The cabin at the Meriwether Lewis gravesite is not
an exact replica of Grinder's Station
Most who knew him well believed it was suicide. Thomas Jefferson noted his “sensible depressions of mind.” William Clark, upon hearing the news of Lewis’s death, wrote “I fear the weight of his mind has overcome him.” It is thought that Lewis may have contracted syphilis or malaria, the latter of which can cause dementia.

Descendants of the Lewis family have long maintained that he was murdered and have campaigned unsuccessfully to have his body exhumed. (The grave is on National Park Service property.) Their claims are explained at Some scholars agree, although speculations of the murderer’s identity run the gamut from highway robbers to a government-hired assassin. They point out that Meriwether Lewis was too skilled a marksman to botch his own suicide.
The answers lie beneath a stately monument of Tennessee blue limestone. Even after 200 years, forensics could accurately analyze the skull (if intact) for gunpowder residue and fracture patterns. DNA samples could reveal details about Lewis’s health.
A broken column...
the symbol of a life cut short

We may never know the truth of Meriwether Lewis's last night on earth. Whether suicide or murder, it was a tragic and senseless end for the courageous American explorer. Rather than dwell on his final moments of suffering, I choose to picture him sitting tall in a keel-boat, journal in hand, ready to document the sights waiting around the next bend in the river.

 Information about the Meriwether Lewis Monument:

“I could but esteem this moment of my departure as among the most happy of my life."  Meriwether Lewis  

All the best,
Vonn McKee

2015 WWA Spur Finalist (Short Fiction)
2015 Western Fictioneers Peacemaker Finalist (Short Fiction)

Friday, February 26, 2016


I had no idea that three days ago, Darryle would post about western films. But hey, it's a great subject. And I've always wondered if a lot of beginning writers believe that watching old movies will give them plenty of research material. Oh ye of little knowledge! Read my lips -- Hollywood almost always shows a skewed view. A VERY WRONG view. And no. This post is not all about (ahem) boobs. It's about costumes. And exposed flesh. AHEM.

Need I say more? I mean, this movie poster is just totally wrong in all ways. Yes, Jane, you had a brain, but Howard Hughes exploited -- you in your first film. The censors had a field day over her assets, which "hung over the picture like a thunderstorm over a landscape. They were everywhere." The soldiers had a field day, too, with Jane as a pin-up. Here's more to read about Jane and her jugs: Jane Russell in The Outlaw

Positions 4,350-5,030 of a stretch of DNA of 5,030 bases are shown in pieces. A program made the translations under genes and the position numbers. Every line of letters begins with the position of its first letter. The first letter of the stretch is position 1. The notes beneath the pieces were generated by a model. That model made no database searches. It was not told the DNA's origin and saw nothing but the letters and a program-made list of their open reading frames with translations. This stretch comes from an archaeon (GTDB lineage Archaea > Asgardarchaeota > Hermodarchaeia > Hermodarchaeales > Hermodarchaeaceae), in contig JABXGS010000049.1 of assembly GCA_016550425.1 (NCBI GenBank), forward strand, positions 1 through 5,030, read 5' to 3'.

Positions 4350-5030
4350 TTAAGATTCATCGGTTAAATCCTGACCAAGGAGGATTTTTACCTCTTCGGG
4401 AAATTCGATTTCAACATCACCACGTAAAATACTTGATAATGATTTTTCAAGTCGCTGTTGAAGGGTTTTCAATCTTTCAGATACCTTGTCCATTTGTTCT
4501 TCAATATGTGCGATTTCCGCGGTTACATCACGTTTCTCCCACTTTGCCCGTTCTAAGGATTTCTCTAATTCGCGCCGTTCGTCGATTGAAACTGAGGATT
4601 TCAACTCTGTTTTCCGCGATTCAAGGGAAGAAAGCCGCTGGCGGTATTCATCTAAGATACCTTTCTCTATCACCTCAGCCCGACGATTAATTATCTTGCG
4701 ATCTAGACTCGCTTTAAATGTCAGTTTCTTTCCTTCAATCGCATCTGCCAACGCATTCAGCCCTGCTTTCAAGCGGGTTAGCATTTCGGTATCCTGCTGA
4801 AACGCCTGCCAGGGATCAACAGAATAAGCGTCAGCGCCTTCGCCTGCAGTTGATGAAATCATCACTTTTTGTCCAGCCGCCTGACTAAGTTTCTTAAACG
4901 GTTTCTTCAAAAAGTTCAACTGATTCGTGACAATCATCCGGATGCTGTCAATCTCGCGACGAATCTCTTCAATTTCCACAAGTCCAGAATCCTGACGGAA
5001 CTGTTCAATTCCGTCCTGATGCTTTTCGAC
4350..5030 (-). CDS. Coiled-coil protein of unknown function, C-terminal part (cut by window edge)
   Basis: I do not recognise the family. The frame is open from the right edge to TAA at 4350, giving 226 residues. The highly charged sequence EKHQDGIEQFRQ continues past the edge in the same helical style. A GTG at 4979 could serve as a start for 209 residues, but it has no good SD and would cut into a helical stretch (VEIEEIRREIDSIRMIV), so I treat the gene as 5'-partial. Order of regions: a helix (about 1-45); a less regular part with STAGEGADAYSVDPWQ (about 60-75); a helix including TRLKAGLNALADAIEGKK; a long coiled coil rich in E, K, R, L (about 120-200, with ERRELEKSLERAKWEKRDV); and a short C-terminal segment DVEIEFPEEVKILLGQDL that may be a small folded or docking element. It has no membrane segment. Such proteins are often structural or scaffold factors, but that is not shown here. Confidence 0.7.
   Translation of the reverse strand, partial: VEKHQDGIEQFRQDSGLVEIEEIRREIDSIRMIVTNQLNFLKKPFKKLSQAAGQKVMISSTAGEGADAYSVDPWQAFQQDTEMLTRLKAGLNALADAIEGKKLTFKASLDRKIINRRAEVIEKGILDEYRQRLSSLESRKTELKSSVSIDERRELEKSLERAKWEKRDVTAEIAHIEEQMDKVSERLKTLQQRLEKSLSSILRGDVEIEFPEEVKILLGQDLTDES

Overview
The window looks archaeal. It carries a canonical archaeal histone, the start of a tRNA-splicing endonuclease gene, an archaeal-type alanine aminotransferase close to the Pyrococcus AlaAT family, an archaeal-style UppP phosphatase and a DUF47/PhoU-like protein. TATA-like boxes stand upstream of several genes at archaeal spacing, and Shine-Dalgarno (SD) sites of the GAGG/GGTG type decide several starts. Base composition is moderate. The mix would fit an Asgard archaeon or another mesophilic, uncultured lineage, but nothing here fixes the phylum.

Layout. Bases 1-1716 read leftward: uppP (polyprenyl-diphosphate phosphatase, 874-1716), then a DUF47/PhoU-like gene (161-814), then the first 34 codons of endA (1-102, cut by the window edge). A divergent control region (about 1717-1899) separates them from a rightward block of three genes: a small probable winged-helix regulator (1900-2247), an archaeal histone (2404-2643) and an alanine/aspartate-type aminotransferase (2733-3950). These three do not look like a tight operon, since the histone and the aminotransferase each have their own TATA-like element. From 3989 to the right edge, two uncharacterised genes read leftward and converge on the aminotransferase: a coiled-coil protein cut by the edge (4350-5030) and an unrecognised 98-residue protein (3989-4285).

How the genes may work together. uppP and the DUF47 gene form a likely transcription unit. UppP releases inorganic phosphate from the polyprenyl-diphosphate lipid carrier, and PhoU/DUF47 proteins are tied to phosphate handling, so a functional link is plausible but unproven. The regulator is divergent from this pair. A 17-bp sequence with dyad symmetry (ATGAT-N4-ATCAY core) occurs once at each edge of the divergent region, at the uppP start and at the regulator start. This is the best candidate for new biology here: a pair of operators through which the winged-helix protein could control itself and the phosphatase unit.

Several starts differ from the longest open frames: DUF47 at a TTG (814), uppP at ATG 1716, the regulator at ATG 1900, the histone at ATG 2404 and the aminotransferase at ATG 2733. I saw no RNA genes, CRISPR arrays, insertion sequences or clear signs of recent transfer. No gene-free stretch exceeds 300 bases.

One of my favorite things to do when watching western films is noting all the wrong-nesses in these movies. I have no idea who is to blame, since there were plenty of wonderful costume experts in other movies, but it's probably due to the male directors who figured a little bit of sexy, or a LOT (see poster above), would go a long way.

Okay, let's get some other examples on the table.

First, Ann Margret in The Train Robbers. Lovely actress. And paired with the Duke as a poor widow who wants to retrieve the gold her late husband stole to clear the family name. Who can resist, given that cleavage? The Duke's sure enjoying that view. But why is Mrs. Lowe in a room with a man who is not her husband and with her hair down? Uh huh. Maybe they're debating the ribbon and buttons of her corset cover. Hmm.

And here she is wearing "duds" like a man. Hello? Women NEVER wore pants, and if they did, they were treated like Calamity Jane -- eccentric, odd, clearly someone no lady or true gentleman would associate with -- and before you get your knickers in a twist about women working in the fields, yes. They did. In skirts. Look at how Ann Margret's hair is down (see later on for another rant). I bet she's wearing false eyelashes, too. And - and - look at that modern belt buckle, which only came into use due to Hollywood movies. Ha.

What can I say about Ann is clearly showing even MORE of her "charms" like a 1700s century woman -- when fashion had gone to the extreme -- ladies of the French court often exposed one breast. Hey, Ann might as well pop one out! Again, her lovely curls are flowing loose down her back. As for that dress, she looks ready to take out the sheep as Little Bo Peep. Whatever. Someone get her a crook. (cough bad pun cough)

Let's check out to another film, where Judy Garland stars in Meet Me in St. Louis, set in the summer of 1904 before the World's Fair. Take a listen to the "corset scene".

I bet this clip started the whole "Why do I need to wear a corset, for heaven's sake" trend for historical heroines in fiction. Writers figured, "Yeah, why? She'd be far more comfy without one!" Uh, no. First of all, going without a corset back in the 1800s would be like going bra-less in the 1970s. A sign of rebellion, all right, and what in the world are you gonna use to support those puppies? A pair of chin straps? Good grief. Everyone wore corsets in that day -- men, women, even young children. It definitely taught good posture and form. And they really aren't all that uncomfortable -- ask any historical re-enactors -- unless you're trying to achieve a sixteen inch waist like Scarlett O'Hara, which is nearly impossible without taking out a rib. Where's Doc Keith? Scalpel, STAT!

Second big thing, all the nearly grown daughters wear their hair down like young girls. A young woman of fifteen (for sure by sixteen) would be excited to begin wearing skirts down to her shoe-tops (if not the floor) and put her hair up with the fashionable styles. And these young girls in the film prance about the house in front of their father and grandfather, in their corsets, petticoats, and unbuttoned beribboned "dressing gowns". Tsk, tsk. Not that I don't enjoy watching Meet Me in St. Louis, of course, especially the Halloween scene. But you'd think they would have taken the extra few steps.